The options market is betting the S&P 500 will move by 0.9% in either direction by Thursday, based on the price of at-the-money straddles expiring that day, according to Andrew Tyler, the trading desk’s head of US market intelligence. The latest consumer price index will be reported prior to that session, which could trigger a move with traders betting on easing inflation driving the Fed to cut interest rates twice in 2024.

Risk-taking traders are keeping a close eye on a heuristic recession indicator known as the Sahm rule after the latest jobs data.

The rule was conceived just a few years ago in 2019, but it has accurately indicated the start of a recession since 1970. With US stocks hovering near all-time highs and traders eyeing rate cuts this year, the prospects of a recession has tapered off as hopes for a soft-landing mount. But any sign of cracks in the labor market could challenge that confidence, forcing traders to reconsider their positions.

Wall Street has tilted toward the tech sector to a historic degree, raising the stakes should the artificial intelligence-fueled rally falter. Valuations are stretched, while earnings growth is poised to slow from here.

That adds to uncertainty for investors betting that Big Tech’s rally will continue, according to Lisa Shalett at Morgan Stanley’s wealth management unit, who warns of “stretched momentum, weak breadth and complacency” in the market.

The rally in artificial-intelligence stocks may show little sign of flagging, but a historical review suggests it’s time to take profit in the biggest names, according to strategists at Citigroup Inc. led by Drew Pettit. Sentiment toward AI-exposed equities is the strongest since 2019 and free cash flow at the bulk of those firms is forecast to outstrip analyst expectations, they said.

Corporate Highlights:

  • Boeing Co. delivered 44 commercial aircraft in June, the highest monthly total since the company curbed work in its factories in the wake of a harrowing near-miss in early January involving a 737 Max jetliner.

  • Paramount Global may have its credit rating cut to junk by Moody’s Ratings after the company agreed to sell itself to Skydance Media, with the bond grader citing “significant secular pressures” on Paramount businesses.

  • Pershing Square has started a roadshow for the initial public offering of a US closed-end vehicle, which could be the largest fund of its kind in the US.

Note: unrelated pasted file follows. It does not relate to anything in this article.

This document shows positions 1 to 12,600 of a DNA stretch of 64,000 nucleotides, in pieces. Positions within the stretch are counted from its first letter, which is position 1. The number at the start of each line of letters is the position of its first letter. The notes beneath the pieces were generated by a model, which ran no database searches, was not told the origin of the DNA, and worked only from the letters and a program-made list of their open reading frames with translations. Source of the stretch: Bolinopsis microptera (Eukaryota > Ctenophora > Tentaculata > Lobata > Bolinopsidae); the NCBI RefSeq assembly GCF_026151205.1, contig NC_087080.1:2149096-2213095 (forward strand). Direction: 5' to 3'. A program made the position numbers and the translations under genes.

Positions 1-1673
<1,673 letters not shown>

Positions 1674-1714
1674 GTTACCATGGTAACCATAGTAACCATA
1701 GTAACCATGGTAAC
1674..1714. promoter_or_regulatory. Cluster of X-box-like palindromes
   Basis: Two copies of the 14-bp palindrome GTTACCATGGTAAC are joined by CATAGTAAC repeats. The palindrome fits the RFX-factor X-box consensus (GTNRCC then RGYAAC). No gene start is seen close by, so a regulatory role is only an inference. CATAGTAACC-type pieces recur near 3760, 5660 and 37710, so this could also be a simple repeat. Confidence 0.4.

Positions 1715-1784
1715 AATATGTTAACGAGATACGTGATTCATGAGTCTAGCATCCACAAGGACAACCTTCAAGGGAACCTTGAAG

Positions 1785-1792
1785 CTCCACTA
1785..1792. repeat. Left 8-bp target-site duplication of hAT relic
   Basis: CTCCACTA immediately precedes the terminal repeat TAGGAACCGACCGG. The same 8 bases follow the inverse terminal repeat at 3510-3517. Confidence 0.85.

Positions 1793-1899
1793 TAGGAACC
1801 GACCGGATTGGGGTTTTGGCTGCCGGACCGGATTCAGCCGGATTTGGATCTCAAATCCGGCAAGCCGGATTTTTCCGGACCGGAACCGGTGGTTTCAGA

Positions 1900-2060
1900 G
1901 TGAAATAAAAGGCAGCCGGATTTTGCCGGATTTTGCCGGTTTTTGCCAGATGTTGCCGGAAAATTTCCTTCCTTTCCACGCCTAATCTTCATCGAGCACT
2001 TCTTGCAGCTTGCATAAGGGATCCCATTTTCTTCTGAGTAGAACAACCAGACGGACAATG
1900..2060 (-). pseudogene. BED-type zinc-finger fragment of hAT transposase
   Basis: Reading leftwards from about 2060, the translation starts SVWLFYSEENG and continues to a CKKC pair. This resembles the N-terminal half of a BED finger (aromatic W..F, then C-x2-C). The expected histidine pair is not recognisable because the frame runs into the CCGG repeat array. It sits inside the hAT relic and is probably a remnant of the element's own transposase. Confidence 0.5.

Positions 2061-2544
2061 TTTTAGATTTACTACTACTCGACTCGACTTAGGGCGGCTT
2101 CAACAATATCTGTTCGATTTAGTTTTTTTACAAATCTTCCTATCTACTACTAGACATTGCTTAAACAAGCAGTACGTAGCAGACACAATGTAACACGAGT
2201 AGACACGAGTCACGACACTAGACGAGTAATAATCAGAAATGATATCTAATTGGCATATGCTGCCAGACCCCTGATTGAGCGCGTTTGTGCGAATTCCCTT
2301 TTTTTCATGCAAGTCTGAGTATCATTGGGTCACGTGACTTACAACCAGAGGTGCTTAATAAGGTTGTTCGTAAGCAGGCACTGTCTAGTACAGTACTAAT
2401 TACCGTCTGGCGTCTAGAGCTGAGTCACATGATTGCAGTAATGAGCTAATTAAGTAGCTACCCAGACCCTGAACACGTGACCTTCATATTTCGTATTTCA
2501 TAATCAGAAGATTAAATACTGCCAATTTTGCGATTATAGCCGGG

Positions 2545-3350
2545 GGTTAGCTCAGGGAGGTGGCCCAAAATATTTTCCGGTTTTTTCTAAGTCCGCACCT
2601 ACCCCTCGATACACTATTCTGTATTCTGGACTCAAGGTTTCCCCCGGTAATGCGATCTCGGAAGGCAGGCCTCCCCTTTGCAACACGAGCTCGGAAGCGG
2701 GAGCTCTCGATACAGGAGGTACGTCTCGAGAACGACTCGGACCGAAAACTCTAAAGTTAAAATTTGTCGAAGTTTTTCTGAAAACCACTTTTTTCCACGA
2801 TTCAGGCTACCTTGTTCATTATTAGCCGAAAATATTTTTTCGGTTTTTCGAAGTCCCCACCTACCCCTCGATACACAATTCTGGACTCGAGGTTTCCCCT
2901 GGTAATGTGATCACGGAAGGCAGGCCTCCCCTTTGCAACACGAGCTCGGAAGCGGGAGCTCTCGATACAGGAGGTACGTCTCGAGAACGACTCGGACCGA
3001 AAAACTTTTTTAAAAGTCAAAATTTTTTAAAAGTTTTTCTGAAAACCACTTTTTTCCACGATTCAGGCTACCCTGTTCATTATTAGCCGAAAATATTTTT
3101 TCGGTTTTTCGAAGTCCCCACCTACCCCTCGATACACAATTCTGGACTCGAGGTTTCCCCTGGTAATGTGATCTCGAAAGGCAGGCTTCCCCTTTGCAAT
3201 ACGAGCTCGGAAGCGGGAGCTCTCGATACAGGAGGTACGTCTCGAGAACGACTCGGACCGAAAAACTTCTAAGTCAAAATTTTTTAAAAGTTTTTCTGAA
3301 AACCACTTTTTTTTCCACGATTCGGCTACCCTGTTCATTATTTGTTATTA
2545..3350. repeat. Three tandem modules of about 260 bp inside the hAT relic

• Pfizer Inc. is planning to replace its top scientist after a more than 15-year career in charge of the company’s drug pipeline.

  • BP Plc warned of “significantly lower” refining margins and predicted a writedown on the value of a plant in Germany of $1 billion to $2 billion.

Key events this week:

  • China PPI, CPI, Wednesday

  • Jerome Powell testifies to the House Financial Services Committee, Wednesday

  • Fed’s Austan Goolsbee, Michelle Bowman and Lisa Cook speak, Wednesday

  • US CPI, initial jobless claims, Thursday

  • Fed’s Raphael Bostic and Alberto Musalem speak, Thursday

  • China trade, Friday

  • University of Michigan consumer sentiment, US PPI, Friday

  • Citigroup, JPMorgan and Wells Fargo’s earnings, Friday

Some of the main moves in markets:


  • The S&P 500 rose 0.1% as of 11:44 a.m. New York time

  • The Nasdaq 100 rose 0.1%

  • The Dow Jones Industrial Average fell 0.2%

  • The Stoxx Europe 600 fell 0.9%

  • The MSCI World Index was little changed


  • The Bloomberg Dollar Spot Index rose 0.1%

  • The euro fell 0.1% to $1.0812

  • The British pound fell 0.2% to $1.2782

  • The Japanese yen fell 0.4% to 161.43 per dollar


  • Bitcoin rose 1.8% to $57,274.63

  • Ether rose 1.8% to $3,052.59


  • The yield on 10-year Treasuries advanced five basis points to 4.33%

  • Germany’s 10-year yield advanced four basis points to 2.58%

  • Britain’s 10-year yield advanced five basis points to 4.17%


This story was produced with the assistance of Bloomberg Automation.

–With assistance from Cecile Gutscher, Sujata Rao, Aya Wagatsuma, Matthew Burgess, Sagarika Jaisinghani and Jessica Menton.